• Register the renderer with a render kit by using the @FacesRenderer annotation (or by using the application configuration resource file, as explained in Registering a Custom Renderer with a Render Kit).

  • Identify the renderer type in the @FacesRenderer annotation.

Creating the Renderer Class

When delegating rendering to a renderer, you can delegate all encoding and decoding to the renderer, or you can choose to do part of it in the component class. The AreaComponent class delegates encoding to the AreaRenderer class.

The renderer class begins with a @FacesRenderer annotation:

@FacesRenderer(componentFamily = "Area",
rendererType = "dukesbookstore.renderers.AreaRenderer")
public class AreaRenderer extends Renderer {

The @FacesRenderer annotation registers the renderer class with the JavaServer Faces implementation as a renderer class. The annotation identifies the component family as well as the renderer type.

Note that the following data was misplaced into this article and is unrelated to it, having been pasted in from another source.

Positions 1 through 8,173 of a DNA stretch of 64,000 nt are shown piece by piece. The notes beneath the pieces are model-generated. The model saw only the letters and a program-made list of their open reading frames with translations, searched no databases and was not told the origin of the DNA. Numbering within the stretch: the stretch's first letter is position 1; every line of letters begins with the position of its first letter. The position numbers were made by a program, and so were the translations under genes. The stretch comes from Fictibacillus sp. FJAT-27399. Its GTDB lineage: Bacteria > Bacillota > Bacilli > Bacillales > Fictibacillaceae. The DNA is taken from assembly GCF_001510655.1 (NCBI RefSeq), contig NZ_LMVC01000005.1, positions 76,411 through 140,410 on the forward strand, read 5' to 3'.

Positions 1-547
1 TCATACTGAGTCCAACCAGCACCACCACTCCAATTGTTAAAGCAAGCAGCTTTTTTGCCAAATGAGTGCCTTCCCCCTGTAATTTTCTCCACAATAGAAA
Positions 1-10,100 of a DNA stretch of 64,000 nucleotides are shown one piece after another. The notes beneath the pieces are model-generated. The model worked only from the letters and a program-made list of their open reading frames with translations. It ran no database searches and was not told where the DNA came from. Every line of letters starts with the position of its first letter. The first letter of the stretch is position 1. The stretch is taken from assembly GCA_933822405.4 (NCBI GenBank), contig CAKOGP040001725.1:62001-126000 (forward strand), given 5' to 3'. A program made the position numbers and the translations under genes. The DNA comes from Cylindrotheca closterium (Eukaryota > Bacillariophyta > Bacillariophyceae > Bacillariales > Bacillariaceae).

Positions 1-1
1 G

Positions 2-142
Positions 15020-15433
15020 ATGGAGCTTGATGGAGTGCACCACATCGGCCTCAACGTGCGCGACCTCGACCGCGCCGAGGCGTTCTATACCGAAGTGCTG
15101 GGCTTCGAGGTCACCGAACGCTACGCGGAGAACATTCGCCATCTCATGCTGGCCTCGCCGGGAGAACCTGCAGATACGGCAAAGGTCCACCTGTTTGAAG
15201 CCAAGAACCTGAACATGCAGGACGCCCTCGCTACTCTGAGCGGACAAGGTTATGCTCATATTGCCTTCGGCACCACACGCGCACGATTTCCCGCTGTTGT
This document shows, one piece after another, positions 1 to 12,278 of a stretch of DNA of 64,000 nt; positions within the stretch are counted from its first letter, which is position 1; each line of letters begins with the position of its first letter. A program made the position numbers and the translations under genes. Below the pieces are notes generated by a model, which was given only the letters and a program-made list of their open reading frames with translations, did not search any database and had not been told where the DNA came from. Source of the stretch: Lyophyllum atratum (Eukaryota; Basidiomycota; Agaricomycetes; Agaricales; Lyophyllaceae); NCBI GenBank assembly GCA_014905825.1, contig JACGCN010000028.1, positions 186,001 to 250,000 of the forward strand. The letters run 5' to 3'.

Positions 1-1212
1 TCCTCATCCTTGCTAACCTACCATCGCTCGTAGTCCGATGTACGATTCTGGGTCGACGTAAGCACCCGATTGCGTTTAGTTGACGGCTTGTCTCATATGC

To perform the rendering for AreaComponent, AreaRenderer must implement an encodeEnd method. The encodeEnd method of AreaRenderer retrieves the shape, coordinates, and alternative text values stored in the ImageArea bean that is bound to AreaComponent. Suppose that the area tag currently being rendered has a value attribute value of "book203". The following line from encodeEnd gets the value of the attribute "book203" from the FacesContext instance.

ImageArea ia = (ImageArea)area.getValue();

The attribute value is the ImageArea bean instance, which contains the shape, coords, and alt values associated with the book203 AreaComponent instance. Configuring Model Data describes how the application stores these values.

After retrieving the ImageArea object, the method renders the values for shape, coords, and alt by simply calling the associated accessor methods and passing the returned values to the javax.faces.context.ResponseWriter instance, as shown by these lines of code, which write out the shape and coordinates:

writer.startElement("area", area);
writer.writeAttribute("alt", iarea.getAlt(), "alt");
writer.writeAttribute("coords", iarea.getCoords(), "coords");
writer.writeAttribute("shape", iarea.getShape(), "shape");